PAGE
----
My girlfriend and I have been together almost three years and we've always had trouble sleeping together. Not intercourse, but restful sleep. We share a queen size bed on nights we spend together and neither one of us is blameless. We're both sleep talkers. She has occasional night terrors. Despite sleeping naked with only one blanket, I wake up drenched in my own sweat 50% of the time when I'm alone and 99% of the time we sleep together. We don't live together now but we're at the point in our relationship and our lives that we're ready to move in together.
We openly acknowledge this challenge and we've discussed our future cohabitation and sleeping arrangements. We both like the benefits of separate beds (more restful, uninterrupted sleep) but we both enjoy the intimacy of sleeping together. Our sex life is great and sex before and/or after sleep is something that is important to both of us.
Is there any way we can train our bodies to be happy sharing a bed or should we get used to spending our nights like a couple in a 1950's sitcom?
Sleep Loss Enough2 End Partners Enjoying Rest
You’re not alone, SLEEPER.
Plenty of us, whether we’re partnered in couples, throuples, quads, or quints—or we're proudly part of a loose amalgamation of ambigusweeties —have trouble falling asleep next to another person’s sweaty, warm, farting body.
Almost 1 in 4 couples sleep in separate bedrooms or beds, according to a 2015 survey by the National Sleep Foundation. Another study out of Toronto’s Ryerson University estimated nearly 40 percent of couples sleep in separate beds. A significant portion of couples who sleep away (from each other) may be in strictly (and lovingly) companionate relationships, others may be in dysfunctional or high-conflict relationships, but there are countless loving & still fucking couples among their numbers. Because someone's perfectly-lovely-by-day husband/wife/BF/GF/NBF/Dom/sub/Handler/pup/whatever can turn into a snoring, punching, night-terrorizing zombie when night falls, which is why so many people opt for alternative separate beds/bedrooms/dungeons/dogbeds/whatever.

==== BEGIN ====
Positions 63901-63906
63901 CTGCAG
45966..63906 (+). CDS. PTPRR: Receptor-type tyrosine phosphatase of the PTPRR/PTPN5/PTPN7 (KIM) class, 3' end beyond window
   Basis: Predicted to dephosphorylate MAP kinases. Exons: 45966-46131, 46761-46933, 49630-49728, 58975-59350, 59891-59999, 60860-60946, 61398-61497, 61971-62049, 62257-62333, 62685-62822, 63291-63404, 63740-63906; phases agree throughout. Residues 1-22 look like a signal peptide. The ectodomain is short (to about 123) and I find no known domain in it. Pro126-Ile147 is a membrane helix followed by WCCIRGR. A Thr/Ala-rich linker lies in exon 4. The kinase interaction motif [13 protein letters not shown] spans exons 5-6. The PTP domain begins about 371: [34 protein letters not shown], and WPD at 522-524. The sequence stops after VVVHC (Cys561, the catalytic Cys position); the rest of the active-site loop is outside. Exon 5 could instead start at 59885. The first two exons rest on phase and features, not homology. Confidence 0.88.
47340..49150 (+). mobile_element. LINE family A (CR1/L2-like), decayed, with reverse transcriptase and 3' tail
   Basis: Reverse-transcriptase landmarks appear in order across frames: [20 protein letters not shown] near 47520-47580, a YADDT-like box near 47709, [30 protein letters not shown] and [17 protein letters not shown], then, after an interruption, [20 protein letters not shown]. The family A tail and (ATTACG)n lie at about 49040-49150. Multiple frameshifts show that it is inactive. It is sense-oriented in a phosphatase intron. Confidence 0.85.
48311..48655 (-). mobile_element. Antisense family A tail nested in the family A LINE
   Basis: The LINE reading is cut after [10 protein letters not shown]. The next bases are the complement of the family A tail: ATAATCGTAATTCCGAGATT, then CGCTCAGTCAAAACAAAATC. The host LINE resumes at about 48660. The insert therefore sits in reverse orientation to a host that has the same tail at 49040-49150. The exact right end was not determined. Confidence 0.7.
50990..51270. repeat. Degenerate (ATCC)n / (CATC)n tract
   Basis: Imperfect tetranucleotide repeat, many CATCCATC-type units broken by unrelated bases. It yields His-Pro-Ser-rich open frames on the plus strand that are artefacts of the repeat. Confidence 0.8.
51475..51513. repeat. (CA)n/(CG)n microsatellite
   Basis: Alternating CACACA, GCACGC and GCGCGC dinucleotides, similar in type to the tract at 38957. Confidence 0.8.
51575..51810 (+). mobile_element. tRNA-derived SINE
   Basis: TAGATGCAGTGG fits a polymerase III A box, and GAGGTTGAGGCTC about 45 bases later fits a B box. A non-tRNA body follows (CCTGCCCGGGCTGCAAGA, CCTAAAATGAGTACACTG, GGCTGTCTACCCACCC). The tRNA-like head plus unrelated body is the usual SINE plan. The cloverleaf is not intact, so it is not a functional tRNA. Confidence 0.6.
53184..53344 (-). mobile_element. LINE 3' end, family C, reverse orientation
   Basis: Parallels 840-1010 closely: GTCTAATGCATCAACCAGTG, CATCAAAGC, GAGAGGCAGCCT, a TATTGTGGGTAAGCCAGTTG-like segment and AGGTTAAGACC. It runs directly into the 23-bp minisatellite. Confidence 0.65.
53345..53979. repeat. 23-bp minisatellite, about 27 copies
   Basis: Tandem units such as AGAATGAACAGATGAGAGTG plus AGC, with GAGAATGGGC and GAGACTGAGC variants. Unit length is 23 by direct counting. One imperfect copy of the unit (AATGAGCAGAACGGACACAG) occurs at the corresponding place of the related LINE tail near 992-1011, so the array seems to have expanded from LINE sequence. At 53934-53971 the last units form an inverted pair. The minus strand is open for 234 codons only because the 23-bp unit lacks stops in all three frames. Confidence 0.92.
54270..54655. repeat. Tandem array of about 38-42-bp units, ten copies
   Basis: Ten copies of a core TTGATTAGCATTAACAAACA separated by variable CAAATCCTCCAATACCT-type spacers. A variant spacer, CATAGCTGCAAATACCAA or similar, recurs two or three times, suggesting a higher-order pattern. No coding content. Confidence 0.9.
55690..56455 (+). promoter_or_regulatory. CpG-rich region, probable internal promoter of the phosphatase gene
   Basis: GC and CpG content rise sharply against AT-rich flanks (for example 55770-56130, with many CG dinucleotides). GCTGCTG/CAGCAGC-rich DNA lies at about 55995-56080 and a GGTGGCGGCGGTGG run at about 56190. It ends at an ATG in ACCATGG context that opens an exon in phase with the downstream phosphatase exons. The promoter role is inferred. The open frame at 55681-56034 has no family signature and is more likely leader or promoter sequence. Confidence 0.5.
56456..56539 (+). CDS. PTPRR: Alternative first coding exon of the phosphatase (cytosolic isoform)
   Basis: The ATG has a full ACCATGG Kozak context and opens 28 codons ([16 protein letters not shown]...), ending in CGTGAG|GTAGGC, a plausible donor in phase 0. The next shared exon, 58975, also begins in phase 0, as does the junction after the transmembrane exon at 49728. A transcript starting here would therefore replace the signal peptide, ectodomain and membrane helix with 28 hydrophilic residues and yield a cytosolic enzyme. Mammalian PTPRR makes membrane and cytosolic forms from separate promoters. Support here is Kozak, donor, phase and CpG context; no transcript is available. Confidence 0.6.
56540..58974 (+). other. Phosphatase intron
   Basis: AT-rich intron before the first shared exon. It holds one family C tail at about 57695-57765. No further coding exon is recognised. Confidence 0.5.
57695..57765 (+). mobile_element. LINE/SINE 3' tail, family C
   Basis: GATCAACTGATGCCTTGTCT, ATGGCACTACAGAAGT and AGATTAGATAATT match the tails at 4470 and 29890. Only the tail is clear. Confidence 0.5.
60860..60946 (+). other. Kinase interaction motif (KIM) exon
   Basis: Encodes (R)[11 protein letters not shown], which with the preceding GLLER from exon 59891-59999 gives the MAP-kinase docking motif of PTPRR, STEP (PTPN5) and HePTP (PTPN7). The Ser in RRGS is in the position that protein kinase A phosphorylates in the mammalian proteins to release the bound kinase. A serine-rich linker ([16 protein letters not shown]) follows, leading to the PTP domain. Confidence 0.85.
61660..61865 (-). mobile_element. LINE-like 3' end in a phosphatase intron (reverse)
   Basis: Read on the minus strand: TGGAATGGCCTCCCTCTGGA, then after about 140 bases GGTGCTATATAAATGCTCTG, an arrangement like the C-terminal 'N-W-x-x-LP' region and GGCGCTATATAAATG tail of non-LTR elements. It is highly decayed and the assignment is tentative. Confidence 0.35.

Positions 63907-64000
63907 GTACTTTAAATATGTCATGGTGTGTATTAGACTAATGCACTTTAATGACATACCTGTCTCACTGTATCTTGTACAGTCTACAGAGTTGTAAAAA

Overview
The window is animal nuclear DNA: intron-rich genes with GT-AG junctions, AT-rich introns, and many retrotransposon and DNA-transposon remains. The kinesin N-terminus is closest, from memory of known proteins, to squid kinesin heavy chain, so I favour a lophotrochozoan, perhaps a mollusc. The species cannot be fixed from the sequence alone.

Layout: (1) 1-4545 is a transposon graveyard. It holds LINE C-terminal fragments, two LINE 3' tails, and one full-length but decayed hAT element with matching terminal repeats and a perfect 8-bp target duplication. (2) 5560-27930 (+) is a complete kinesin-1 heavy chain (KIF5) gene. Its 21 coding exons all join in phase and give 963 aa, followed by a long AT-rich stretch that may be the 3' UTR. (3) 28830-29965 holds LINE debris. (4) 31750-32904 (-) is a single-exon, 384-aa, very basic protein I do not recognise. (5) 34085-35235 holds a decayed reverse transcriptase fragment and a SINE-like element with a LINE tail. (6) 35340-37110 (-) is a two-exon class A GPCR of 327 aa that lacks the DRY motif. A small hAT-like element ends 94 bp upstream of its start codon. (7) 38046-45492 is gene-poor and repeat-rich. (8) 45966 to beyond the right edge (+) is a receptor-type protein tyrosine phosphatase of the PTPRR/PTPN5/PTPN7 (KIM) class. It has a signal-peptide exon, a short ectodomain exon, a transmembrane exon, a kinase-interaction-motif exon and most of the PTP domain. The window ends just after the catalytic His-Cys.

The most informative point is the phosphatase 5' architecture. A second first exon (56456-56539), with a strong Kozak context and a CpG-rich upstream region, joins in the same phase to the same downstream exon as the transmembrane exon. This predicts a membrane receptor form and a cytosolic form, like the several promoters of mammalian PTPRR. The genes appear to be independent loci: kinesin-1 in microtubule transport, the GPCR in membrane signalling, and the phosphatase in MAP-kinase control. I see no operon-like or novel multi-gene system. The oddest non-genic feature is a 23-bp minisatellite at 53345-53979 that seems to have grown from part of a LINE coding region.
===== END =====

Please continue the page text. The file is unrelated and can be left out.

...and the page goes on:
There’s no shame in it, SLEEPER. Having separate beds doesn’t mean you don’t care for each other. It means you value being alert and functional during the day—when you're spending quality/fully conscious time with your partner (and coworkers, kids, constituents, fellow members of your Indivisible group, etc.—instead of a grumpy shit who can barely function after listening to your girlfriend's freaky night terrors and/or engaging recaps of The Bachelor all night.
If you and the GF decide to plunge into cohabitation, think about getting a place that has two bedrooms (if you can afford it). You don’t have to sleep separately every night. The point is that you both have the option to retreat on nights when she's freaking you out or you're sweating her out. And if you try sleeping apart and hate it, you’ll have a guest bedroom for friends and family who come into town—or, hey, you make some extra money (and help with the rent) by listing your extra room on AirBnB. (Be sure to put some earplugs on the nightstand there for your paying guests.)
But, if the two of you want (or have) to commit to one bed, get the largest bed you can possibly afford and sleep under separate comforters like the Germans do. More space means you can flail and kick your sweaty legs without drenching your girlfriend; separate comforters mean you won't pull the blankets off her when you flail and she won't pull them off you when she freaks. Also, SLEEPER, beds are more than mattresses: make sure you have the most stable bed frame you can find. (An active sex life can knock a few screws loose, making every movement sound like you’re on a creaky carnival ride.) Also try fans, sleep machines, and testing out one of the zillions of mattress options currently available. But again, SLEEPER, separate beds is the easiest fix for a sweaty, sleepless problem—and hey, it worked for the Petries.